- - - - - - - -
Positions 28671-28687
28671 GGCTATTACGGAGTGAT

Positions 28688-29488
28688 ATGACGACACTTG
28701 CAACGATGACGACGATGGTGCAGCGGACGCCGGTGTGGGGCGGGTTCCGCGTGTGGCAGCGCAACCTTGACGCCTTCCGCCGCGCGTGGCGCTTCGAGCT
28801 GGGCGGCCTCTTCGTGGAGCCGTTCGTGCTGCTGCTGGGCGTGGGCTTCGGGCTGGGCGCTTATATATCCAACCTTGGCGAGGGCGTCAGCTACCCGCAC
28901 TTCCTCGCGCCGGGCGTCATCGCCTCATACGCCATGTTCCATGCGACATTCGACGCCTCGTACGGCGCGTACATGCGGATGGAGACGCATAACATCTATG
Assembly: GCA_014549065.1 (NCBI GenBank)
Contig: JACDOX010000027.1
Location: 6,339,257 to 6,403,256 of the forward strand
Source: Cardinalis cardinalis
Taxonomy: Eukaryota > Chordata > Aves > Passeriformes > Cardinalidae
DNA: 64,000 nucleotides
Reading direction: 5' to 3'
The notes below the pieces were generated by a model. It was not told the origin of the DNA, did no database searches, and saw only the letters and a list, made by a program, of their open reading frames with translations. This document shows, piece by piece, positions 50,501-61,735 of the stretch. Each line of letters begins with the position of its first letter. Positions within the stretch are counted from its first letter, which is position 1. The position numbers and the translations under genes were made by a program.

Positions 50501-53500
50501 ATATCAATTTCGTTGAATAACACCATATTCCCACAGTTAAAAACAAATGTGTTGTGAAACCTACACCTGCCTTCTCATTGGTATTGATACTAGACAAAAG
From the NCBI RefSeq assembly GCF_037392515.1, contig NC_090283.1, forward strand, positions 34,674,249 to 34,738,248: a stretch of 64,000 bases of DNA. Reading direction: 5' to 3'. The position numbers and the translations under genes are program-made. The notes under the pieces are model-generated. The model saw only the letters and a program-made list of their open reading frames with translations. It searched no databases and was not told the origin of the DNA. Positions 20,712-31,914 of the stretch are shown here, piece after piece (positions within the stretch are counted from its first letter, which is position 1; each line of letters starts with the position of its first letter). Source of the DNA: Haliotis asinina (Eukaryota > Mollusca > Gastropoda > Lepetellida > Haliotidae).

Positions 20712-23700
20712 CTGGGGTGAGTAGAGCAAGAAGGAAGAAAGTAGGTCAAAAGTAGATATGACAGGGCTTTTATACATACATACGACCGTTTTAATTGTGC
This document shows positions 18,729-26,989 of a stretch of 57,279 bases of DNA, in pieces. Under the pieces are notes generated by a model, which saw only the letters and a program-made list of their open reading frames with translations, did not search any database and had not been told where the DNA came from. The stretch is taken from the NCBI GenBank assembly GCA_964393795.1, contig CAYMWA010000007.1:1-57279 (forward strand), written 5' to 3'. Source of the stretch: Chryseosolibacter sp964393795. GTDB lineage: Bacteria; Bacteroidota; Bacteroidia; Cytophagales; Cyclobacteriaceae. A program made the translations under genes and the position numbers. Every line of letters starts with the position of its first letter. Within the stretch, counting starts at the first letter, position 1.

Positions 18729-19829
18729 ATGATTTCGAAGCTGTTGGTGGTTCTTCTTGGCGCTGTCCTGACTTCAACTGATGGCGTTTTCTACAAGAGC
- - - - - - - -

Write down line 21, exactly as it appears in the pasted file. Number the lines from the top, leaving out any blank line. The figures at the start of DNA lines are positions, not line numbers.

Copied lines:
This document shows positions 18,729-26,989 of a stretch of 57,279 bases of DNA, in pieces. Under the pieces are notes generated by a model, which saw only the letters and a program-made list of their open reading frames with translations, did not search any database and had not been told where the DNA came from. The stretch is taken from the NCBI GenBank assembly GCA_964393795.1, contig CAYMWA010000007.1:1-57279 (forward strand), written 5' to 3'. Source of the stretch: Chryseosolibacter sp964393795. GTDB lineage: Bacteria; Bacteroidota; Bacteroidia; Cytophagales; Cyclobacteriaceae. A program made the translations under genes and the position numbers. Every line of letters starts with the position of its first letter. Within the stretch, counting starts at the first letter, position 1.